Unions, employers agree on pension reform, but not with government’s plan (update)

Photo: Depositphotos.com
Photo: Depositphotos.com

After years of talks, the employers and trade unions have finally reached agreement on overhauling the current company pension scheme system, which includes a slow-down in the increase in the pension age, the Telegraaf said on Wednesday.

In addition, the unions and employers say, there should be far more scope for early retirement for older workers.

The paper bases its claims on a copy of the draft agreement.

The pension age in the Netherlands is set to rise to 67 by 2021 but will continue to go up in line with life expectancy rates.

The unions and employers now say the rise to 67 should be spread out over more years until 2025. The current speed of increase, they say, is ‘unsustainable in social and human terms’.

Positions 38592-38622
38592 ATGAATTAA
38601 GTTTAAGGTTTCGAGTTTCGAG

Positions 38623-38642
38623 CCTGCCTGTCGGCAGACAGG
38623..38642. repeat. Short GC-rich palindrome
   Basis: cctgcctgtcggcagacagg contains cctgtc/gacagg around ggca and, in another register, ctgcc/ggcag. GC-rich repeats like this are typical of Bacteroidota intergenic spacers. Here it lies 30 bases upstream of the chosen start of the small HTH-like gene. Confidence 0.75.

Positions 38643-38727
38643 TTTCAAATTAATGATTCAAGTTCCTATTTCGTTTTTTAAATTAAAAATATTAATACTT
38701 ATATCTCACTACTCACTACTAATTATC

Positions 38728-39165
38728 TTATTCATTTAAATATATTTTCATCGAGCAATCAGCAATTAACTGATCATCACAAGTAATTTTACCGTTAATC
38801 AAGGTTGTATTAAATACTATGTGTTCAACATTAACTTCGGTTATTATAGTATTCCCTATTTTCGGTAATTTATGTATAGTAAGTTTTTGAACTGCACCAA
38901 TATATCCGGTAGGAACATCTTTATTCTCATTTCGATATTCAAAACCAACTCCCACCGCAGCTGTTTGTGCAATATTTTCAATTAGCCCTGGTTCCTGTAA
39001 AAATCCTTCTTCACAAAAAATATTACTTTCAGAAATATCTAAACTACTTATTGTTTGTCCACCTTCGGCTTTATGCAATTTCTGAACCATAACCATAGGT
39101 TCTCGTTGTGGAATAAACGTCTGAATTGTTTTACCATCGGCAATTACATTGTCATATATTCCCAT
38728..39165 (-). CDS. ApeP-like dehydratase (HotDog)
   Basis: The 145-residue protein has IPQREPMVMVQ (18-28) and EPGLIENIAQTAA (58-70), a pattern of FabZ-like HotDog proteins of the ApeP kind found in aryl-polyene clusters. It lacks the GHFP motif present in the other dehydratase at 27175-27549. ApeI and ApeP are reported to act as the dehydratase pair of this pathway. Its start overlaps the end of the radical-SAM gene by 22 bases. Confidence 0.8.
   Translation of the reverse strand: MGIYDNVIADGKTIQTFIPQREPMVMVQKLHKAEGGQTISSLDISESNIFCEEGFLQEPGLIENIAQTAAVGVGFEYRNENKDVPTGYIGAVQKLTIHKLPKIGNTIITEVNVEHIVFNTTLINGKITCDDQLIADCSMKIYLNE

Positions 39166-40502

They also want to make it easier for older workers to stop working earlier if they can no longer manage. ‘More possibilities are needed for the current generation of older workers to stop working sooner if they are no longer able to’, the agreement states.

The draft agreement does not include mention of the ‘personal pension pots’ in the agreement – something the new government is keen to introduce to bring more flexibility into the pension system, the Telegraaf points out.

Update: Later on Wednesday both unions and employers said that there was no formal agreement and said the document in the hands of the Telegraaf is not a draft agreement, as the paper claimed.

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